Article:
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Kamran Scot Aghaie, Chair CAL 528 | 204 W 21st St F9400 | Austin, TX 78712-1029 • 512-471-3881

Fall 2006

MES 322K • The Politics of Oil

Unique Days Time Location Instructor
42885 TTh
3:30 PM-5:00 PM
PAR 203

Course Description

This course analyzes the national and international structures of the petroleum industry. Changing trends in petroleum economics are related to international political alignments, focusing on the Middle East. Intra-Arab regional and domestic politics, as well as economic policies of the Middle Eastern states and international politics, will be analyzed in light of their possible effects upon the industry.

Grading Policy

25% for project (written and oral to be weighed taking student preferences into consideration) 15% for pop quizzes; 20% mid-term exam; 40% final exam.

PROJECT: Students will work in teams focused on particular companies or countries engaged in the international petroleum industry. While the lectures will tend to focus on the Arab oil-producing countries (Algeria, Egypt, Libya, Iraq, Kuwait, Saudi Arabia, United Arab Emirates, Bahrain, Qatar) and Iran, some students will be encouraged to examine other oil producers such as the USSR, USA, Venezuela, and Mexico, and also to study the strategies of the multinational companies (Exxon, Mobil, Chevron, British Petroleum, Shell, etc.) and some of the newer companies founded by the oil exporters (including the Kuwait Petroleum Company!). The student teams will be expected to present oral reports in class and to write them up (maximum contribution of 1000 words per student, including statistical tables wherever they may be appropriate).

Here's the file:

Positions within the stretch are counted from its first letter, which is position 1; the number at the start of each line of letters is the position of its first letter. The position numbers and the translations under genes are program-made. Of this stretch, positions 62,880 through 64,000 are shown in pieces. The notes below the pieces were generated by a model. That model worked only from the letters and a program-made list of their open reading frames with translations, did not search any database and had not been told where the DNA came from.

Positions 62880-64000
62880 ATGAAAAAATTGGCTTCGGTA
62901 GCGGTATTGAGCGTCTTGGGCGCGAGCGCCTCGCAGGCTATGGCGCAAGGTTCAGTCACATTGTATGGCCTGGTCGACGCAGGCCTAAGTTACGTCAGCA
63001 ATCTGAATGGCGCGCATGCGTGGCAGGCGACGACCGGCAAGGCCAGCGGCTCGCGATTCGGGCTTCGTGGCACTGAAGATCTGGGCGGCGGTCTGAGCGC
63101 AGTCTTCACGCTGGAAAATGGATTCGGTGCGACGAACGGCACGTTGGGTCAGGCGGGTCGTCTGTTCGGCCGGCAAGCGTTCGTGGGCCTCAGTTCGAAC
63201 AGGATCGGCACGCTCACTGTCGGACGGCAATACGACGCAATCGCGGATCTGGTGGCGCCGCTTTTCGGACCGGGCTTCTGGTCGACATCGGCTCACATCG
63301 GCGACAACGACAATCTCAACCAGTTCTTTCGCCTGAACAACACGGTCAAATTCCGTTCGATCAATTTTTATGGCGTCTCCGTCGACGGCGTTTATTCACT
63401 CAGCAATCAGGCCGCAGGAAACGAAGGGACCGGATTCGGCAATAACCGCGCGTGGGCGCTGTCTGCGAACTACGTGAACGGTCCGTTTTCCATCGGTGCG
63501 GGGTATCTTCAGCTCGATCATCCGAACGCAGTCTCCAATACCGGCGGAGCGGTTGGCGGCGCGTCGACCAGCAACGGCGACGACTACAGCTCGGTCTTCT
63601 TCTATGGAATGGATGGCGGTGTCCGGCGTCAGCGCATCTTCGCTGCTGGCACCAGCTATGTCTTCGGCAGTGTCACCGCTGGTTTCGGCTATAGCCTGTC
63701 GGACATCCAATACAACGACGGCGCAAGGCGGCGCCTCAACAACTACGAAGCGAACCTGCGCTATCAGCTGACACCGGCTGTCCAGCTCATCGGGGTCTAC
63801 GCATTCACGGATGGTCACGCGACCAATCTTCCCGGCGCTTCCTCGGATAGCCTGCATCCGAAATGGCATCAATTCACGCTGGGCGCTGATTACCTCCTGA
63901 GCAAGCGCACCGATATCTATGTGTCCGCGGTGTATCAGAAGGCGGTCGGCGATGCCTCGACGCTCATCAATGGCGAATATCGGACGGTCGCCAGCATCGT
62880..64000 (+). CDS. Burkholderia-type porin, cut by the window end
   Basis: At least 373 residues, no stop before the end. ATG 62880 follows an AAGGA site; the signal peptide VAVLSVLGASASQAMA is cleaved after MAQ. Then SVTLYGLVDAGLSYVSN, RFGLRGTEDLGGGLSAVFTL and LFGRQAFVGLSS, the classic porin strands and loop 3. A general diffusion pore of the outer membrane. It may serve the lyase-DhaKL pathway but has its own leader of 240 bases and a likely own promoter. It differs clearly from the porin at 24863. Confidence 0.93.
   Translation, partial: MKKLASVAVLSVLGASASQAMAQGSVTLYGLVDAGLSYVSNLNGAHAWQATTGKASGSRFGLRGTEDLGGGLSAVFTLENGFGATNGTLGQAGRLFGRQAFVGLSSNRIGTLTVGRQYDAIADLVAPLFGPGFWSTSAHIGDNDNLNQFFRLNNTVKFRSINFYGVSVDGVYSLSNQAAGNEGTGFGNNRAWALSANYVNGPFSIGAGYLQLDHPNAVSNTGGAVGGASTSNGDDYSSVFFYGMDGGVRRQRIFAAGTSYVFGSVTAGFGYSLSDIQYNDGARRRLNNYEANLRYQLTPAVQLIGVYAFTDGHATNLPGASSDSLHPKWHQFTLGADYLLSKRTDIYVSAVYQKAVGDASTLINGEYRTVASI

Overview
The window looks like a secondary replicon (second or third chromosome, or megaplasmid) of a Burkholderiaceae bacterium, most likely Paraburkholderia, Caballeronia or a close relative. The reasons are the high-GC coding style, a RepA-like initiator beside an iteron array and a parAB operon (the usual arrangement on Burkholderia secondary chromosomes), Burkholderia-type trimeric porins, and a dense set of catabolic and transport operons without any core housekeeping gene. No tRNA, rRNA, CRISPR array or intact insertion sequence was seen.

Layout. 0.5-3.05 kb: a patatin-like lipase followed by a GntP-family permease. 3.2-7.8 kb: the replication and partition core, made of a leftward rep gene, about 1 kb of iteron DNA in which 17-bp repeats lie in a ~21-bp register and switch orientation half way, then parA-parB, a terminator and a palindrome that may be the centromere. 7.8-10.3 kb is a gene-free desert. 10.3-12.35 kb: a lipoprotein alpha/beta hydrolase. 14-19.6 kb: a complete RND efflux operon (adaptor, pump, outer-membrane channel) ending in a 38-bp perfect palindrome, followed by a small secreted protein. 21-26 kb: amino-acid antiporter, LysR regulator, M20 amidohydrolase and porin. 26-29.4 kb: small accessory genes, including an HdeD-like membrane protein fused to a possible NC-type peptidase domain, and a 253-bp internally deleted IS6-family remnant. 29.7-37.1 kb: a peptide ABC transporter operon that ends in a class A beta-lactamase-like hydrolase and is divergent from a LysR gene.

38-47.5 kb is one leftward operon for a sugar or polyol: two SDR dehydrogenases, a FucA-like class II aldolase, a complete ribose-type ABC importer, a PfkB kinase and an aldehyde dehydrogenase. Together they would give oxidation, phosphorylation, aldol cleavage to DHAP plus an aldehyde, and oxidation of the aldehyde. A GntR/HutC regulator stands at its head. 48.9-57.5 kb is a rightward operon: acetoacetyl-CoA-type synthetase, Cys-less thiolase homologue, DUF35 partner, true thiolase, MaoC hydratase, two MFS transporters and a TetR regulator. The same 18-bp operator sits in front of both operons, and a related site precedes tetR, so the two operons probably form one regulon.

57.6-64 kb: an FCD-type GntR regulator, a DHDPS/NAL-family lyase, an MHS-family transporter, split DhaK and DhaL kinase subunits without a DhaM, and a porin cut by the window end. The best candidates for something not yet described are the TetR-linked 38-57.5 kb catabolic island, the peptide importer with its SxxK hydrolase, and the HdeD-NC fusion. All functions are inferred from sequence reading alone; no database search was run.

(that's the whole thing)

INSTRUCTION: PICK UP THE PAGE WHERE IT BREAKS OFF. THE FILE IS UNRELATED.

TEXT: Abel's course pack. David F. Prindle, Petroleum Politics and the Texas Railroad Commission (UT pb) Daniel Yergin, The Prize, Simon and Schuster, 1991 F. G. Gause III. Oil Monarchies (Council on Foreign Relations, NY, 1994)


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